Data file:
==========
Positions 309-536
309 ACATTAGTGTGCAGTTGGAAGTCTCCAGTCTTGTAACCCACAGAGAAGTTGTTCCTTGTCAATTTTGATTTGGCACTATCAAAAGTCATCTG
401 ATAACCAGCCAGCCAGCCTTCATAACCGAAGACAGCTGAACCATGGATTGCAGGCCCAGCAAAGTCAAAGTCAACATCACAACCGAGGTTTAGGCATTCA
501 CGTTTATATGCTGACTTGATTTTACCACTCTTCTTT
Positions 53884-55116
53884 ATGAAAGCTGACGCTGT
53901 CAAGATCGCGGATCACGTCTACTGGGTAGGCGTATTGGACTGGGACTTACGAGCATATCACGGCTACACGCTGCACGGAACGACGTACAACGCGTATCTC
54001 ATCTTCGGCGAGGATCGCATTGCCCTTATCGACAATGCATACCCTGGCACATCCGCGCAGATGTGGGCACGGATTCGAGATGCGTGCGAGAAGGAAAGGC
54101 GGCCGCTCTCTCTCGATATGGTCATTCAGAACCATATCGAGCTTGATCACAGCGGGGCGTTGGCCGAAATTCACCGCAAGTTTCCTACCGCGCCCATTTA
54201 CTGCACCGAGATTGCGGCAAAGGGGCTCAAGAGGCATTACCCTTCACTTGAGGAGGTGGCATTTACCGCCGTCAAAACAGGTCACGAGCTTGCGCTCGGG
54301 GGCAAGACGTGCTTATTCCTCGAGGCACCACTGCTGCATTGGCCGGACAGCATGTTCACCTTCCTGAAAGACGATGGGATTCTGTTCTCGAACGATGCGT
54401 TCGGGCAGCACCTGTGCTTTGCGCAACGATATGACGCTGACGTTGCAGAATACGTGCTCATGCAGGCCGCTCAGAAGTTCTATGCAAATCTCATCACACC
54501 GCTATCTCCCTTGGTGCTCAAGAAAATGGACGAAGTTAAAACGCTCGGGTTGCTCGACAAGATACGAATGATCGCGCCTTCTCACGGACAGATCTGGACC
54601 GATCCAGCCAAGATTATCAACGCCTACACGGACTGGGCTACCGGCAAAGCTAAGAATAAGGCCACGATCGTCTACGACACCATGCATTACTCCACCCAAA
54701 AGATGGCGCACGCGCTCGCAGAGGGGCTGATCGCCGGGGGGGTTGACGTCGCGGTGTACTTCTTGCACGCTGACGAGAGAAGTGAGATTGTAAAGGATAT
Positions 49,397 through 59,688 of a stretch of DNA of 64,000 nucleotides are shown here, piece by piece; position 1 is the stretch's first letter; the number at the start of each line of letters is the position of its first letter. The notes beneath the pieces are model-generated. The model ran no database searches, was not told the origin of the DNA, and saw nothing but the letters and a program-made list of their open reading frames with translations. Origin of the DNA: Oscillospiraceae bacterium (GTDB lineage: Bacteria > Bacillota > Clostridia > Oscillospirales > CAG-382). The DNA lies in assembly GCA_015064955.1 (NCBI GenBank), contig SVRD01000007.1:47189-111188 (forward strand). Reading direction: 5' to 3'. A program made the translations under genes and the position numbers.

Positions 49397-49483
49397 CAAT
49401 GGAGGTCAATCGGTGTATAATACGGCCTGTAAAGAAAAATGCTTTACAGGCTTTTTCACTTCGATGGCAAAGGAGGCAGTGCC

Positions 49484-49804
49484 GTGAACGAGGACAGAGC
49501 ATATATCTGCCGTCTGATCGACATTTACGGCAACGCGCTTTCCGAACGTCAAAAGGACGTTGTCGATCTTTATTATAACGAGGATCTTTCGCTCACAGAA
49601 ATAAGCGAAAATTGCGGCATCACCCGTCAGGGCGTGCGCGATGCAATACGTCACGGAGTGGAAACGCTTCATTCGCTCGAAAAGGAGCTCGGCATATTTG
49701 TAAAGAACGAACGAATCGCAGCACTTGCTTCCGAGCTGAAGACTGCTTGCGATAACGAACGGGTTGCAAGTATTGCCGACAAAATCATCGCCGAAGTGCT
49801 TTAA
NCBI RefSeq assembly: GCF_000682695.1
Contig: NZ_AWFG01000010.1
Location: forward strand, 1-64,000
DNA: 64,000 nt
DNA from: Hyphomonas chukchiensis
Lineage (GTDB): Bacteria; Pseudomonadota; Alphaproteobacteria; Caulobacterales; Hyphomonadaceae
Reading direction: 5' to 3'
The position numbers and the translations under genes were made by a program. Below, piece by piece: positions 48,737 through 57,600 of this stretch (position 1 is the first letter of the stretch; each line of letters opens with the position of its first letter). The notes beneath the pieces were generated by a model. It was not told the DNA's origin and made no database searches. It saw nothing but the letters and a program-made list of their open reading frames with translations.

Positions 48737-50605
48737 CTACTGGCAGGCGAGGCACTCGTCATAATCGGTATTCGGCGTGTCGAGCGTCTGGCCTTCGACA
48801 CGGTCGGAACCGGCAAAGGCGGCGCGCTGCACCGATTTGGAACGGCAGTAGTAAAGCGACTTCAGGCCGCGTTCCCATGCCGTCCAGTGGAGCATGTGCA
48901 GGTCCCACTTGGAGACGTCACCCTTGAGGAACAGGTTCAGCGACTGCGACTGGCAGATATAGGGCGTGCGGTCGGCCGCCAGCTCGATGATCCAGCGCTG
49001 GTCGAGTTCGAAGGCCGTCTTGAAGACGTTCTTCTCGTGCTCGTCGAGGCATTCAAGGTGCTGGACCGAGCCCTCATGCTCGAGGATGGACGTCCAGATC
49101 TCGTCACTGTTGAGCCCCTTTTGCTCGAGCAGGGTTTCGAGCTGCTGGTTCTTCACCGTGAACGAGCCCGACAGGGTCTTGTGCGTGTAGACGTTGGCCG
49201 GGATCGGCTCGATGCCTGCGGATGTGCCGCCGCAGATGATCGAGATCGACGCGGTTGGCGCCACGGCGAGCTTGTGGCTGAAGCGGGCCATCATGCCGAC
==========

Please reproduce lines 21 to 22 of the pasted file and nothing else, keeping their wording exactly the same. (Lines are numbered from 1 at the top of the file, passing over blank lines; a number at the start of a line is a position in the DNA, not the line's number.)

49484 GTGAACGAGGACAGAGC
49501 ATATATCTGCCGTCTGATCGACATTTACGGCAACGCGCTTTCCGAACGTCAAAAGGACGTTGTCGATCTTTATTATAACGAGGATCTTTCGCTCACAGAA